There is an immediate recall, strictly at the prerogative of the company involved—White & Blue Lion, based in the City of Industry, CA—of a variety of tattooing materials due to microbial infection. The inks, needles and kits subject to this action have been contaminated by bacteria. The type of specific pathogen is unknown to the public at this point in time. However, reports from the Food & Drug Administration (FDA) state that one person has been diagnosed with an illness caused by the products so far. What is known is that any infection caused by the bacteria in this situation may lead to a condition known as sepsis, which is potentially lethal. Sepsis, also known as septicemia or systemic inflammatory response syndrome (SIRS), is a reaction of the body to bacterially-induced inflammation. This often results in the failure of various internal organs and frequently progresses to septic shock and eventually, death.
The tattooing products that are infected are also being sold by another firm, 8Decades, and, along with those sold directly from White & Blue Lion, are being distributed via amazon.com. It is not known at this time if any individual dealers, such as those at area flea markets where many items are re-sold after being purchased online, are dealing with the toxic kits or other components. Anyone visiting such outlets or shopping at small private shops or even street sales (a common means of selling in the Los Angeles area) should beware of these items.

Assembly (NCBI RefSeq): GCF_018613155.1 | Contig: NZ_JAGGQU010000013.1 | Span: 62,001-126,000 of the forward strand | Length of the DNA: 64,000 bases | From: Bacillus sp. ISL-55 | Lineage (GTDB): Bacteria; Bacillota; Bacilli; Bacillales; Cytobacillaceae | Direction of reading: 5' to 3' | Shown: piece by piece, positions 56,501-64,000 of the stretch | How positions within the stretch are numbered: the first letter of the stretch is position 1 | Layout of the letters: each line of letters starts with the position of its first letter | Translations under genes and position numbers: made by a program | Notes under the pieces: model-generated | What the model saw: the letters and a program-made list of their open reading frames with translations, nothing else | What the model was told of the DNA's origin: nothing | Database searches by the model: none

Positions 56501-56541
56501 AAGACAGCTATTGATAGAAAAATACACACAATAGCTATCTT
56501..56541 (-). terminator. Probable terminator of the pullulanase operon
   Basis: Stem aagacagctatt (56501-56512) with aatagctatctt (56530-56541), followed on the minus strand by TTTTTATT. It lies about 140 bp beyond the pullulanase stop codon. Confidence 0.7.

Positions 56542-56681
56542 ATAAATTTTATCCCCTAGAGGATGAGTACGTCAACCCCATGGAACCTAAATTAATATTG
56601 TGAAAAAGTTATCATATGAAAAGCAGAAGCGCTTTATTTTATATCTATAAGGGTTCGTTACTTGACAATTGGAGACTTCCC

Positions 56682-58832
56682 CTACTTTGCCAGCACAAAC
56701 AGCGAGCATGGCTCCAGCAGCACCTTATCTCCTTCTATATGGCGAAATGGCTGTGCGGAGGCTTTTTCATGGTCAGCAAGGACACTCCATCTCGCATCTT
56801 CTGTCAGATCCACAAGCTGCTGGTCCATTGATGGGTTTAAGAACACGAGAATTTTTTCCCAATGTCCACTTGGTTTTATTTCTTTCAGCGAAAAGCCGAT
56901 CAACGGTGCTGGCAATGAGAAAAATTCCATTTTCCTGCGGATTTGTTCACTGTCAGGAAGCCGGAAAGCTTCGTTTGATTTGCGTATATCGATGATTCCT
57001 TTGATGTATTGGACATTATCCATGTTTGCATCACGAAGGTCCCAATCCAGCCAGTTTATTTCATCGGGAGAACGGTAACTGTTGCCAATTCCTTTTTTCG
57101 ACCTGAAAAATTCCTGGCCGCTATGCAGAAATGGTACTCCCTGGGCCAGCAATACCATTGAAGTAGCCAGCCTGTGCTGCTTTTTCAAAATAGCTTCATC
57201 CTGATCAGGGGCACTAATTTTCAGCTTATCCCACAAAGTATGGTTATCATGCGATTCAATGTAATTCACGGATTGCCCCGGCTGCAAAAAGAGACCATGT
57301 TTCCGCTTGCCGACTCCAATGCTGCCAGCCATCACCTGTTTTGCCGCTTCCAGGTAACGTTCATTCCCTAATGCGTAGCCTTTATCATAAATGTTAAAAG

A possible real problem for those wanting a quick, cheap tattoo is the ubiquitous unlicensed tattoo “artist” who may be using the White & Blue Lion products. Since a quality tattoo is expensive, many people (especially those who are inebriated, frankly) opt for a quick job at a friend’s house or in the back of a van. Fairs and parties are another source of the quickie-tattoo where infections of all kinds are freely available and the perpetrator is never seen again. By the time the customer not only sobers up but has an infection, which could start rather quickly given the usually-filthy conditions of the tattoo “parlor”, the person who did the work and the customer’s money are long gone. Unfortunately, the illness will stick around much longer.
The bottom line is, when you really want to have permanent body art, shop around. Be more positive than anything in your life that you truly want this design put into your skin and blood stream forever. Check around with friends who have tattoos you like, as to where the best work is done. That means not only from an artistic point of view, but regarding cleanliness and lack of disease, licences and business permits, and any possible complaints by former customers. Then, think again. What seems “cool” when you’re eighteen may not seem that way when you hit your upper years, with wrinkles, sagging body parts and liver spots obscuring the design.
Other reasons to beware of just any old tattoo parlor include the chance of receiving such bonuses as Hepatitis C, AIDS/HIV, and any variety of other germs that could end your life. If, after all these threats are considered, you still want to be tattooed, keep checking for recalls like this one. If it happens once, it can always happen again. In the meantime, observe how others react to their fresh tattoos and seek their advice as to which artist is reliable and reputable.
For the list from the FDA of the exact products, with serial numbers, descriptions, etc., under recall, see this link:
Additionally, you may call the following number, from 9:00 a.m. to 6:00 p.m. Pacific time, Monday through Friday, to find more information on this matter: